If there is anything about economics that has been proven over and over, it is that price controls do not work. The unintended consequences are usually worse than the problem that led to the solution in the first place.
Massachusetts legislators, feeling the frustration of higher insurance premiums, are now considering a bill to limit doctor and hospital reimbursement payments to 110% of Medicare rates, or perhaps some other percentage of Medicare rates. The problem with this is that Medicare rates are not fully compensatory to doctors and hospitals and have contributed to the increase in private insurance company rates. This was one of the conclusions reached by the Attorney General in her extensive investigation of these matters.
An unreported fact in Massachusetts is that Tufts Health Plan, at the request of the Group Insurance Commission (the agency that manages the state employees’ health plan), recently sent out a request for proposals for a new insurance contract for the tens of thousands government employees covered by the GIC. The main provision was that the doctors and hospitals would have to agree to rates set at 110% of Medicare.
The result: It was a bust. Hospitals and doctors did not express interest in the contract because they knew that they could not cover their costs with it — even though they could have been included in a limited network and have an effective monopoly to serve this large group of customers.
If today legislators adopt price controls over hospital and doctors’ rates, tomorrow they will have to deal with layoffs and closures in the Commonwealth’s strongest economic sector. These organizations are not for-profit enterprises with shareholders who can absorb losses.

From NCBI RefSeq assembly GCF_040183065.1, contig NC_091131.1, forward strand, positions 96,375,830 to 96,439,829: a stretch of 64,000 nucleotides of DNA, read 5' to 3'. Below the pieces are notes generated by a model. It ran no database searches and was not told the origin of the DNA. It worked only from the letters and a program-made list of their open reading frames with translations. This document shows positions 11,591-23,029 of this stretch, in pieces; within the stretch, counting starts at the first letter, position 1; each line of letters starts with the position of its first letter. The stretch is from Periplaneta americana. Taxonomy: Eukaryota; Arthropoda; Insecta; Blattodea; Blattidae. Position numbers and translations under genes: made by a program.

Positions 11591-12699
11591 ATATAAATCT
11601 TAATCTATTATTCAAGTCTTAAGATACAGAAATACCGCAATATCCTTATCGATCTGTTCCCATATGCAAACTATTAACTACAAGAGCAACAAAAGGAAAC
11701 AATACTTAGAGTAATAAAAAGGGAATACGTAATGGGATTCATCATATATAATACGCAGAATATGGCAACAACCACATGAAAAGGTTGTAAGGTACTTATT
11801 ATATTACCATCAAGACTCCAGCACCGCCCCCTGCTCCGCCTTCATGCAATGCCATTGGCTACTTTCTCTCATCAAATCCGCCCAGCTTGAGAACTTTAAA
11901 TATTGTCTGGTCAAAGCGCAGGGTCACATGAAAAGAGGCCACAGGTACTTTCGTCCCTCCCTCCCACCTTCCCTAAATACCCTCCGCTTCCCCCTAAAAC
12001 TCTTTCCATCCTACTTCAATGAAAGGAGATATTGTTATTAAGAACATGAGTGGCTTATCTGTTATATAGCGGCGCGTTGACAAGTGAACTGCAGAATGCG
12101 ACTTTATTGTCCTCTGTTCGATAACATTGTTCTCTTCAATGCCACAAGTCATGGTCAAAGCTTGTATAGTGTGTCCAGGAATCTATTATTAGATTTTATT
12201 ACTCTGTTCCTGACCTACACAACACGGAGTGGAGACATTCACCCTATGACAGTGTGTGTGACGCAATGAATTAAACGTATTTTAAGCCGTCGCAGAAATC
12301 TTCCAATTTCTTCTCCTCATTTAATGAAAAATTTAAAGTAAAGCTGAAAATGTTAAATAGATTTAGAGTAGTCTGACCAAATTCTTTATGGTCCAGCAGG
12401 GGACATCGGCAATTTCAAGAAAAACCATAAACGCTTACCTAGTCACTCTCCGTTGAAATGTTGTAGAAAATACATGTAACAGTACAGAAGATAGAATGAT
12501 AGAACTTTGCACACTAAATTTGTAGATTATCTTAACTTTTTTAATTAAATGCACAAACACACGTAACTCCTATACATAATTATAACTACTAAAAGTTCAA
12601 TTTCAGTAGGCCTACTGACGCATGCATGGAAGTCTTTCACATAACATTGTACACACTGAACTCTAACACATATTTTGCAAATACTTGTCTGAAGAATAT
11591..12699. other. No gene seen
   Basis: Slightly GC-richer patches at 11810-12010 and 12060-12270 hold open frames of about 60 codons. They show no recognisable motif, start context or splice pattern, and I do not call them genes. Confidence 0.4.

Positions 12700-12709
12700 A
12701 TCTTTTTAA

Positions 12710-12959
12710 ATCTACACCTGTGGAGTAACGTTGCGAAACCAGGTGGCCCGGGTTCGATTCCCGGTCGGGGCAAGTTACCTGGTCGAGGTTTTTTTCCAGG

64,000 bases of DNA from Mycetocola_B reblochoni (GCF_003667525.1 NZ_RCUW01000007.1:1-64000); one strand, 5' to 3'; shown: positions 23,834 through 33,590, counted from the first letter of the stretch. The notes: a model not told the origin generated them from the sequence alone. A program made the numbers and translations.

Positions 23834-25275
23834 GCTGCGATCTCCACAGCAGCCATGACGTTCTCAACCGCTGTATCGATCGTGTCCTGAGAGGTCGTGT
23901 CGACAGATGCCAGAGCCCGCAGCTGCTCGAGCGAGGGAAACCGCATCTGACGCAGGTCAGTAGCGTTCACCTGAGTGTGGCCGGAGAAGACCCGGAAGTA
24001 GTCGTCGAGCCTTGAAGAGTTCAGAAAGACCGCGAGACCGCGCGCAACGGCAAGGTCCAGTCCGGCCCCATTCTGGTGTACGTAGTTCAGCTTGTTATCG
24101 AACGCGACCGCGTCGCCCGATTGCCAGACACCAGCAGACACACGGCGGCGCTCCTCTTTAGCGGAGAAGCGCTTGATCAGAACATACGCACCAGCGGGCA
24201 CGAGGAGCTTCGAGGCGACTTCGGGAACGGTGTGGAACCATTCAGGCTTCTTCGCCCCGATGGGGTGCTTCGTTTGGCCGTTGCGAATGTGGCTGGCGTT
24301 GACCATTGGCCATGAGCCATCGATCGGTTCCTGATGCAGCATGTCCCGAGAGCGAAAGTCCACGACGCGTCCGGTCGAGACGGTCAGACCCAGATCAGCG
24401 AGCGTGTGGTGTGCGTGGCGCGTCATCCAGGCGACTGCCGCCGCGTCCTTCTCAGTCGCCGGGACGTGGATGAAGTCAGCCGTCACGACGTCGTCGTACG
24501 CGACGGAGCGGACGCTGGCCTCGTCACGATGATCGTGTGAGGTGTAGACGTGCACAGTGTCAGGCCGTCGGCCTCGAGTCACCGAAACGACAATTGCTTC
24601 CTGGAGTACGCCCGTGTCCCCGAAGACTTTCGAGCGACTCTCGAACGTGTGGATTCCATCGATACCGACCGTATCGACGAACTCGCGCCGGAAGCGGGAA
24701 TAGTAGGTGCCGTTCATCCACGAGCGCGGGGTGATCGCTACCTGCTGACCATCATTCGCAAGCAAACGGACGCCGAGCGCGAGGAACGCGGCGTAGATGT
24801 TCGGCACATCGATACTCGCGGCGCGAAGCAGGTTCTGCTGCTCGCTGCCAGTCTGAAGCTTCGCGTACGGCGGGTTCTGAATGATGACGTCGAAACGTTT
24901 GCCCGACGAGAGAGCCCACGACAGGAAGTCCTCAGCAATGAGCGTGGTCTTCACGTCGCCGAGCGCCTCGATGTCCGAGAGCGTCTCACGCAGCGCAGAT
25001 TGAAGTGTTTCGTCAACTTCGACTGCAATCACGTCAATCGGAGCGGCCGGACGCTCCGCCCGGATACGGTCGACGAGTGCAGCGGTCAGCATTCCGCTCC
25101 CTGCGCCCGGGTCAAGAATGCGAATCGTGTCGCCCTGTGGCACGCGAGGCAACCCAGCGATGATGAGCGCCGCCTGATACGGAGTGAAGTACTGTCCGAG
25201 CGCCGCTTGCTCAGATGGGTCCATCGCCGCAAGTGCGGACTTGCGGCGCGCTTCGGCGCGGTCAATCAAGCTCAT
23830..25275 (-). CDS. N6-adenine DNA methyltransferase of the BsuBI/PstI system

It is interesting to me that a state in which many people decry the idea of rate-setting would consider the idea of picking a certain price target by fiat for the medical sector. If we are going to move towards government supervision of reimbursement levels, please instead set up a regulatory body to determine the appropriate level of rates based on best medical practices and true underlying costs of hospitals. Anevidentiary hearing in which all those factors are considered by qualified administrative law judges would do more to provide a sound basis for determining rates than the price control approaches being raised.
Paul Levy is the President and CEO of Beth Israel Deconess Medical Center in Boston. Paul recently became the focus of much media attention when he decided to publish infection rates at his hospital, despite the fact that under Massachusetts law he is not yet required to do so. For the past three years he has blogged about his experiences in an online journal, Running a Hospital, one of the few blogs we know of maintained by a senior hospital executive.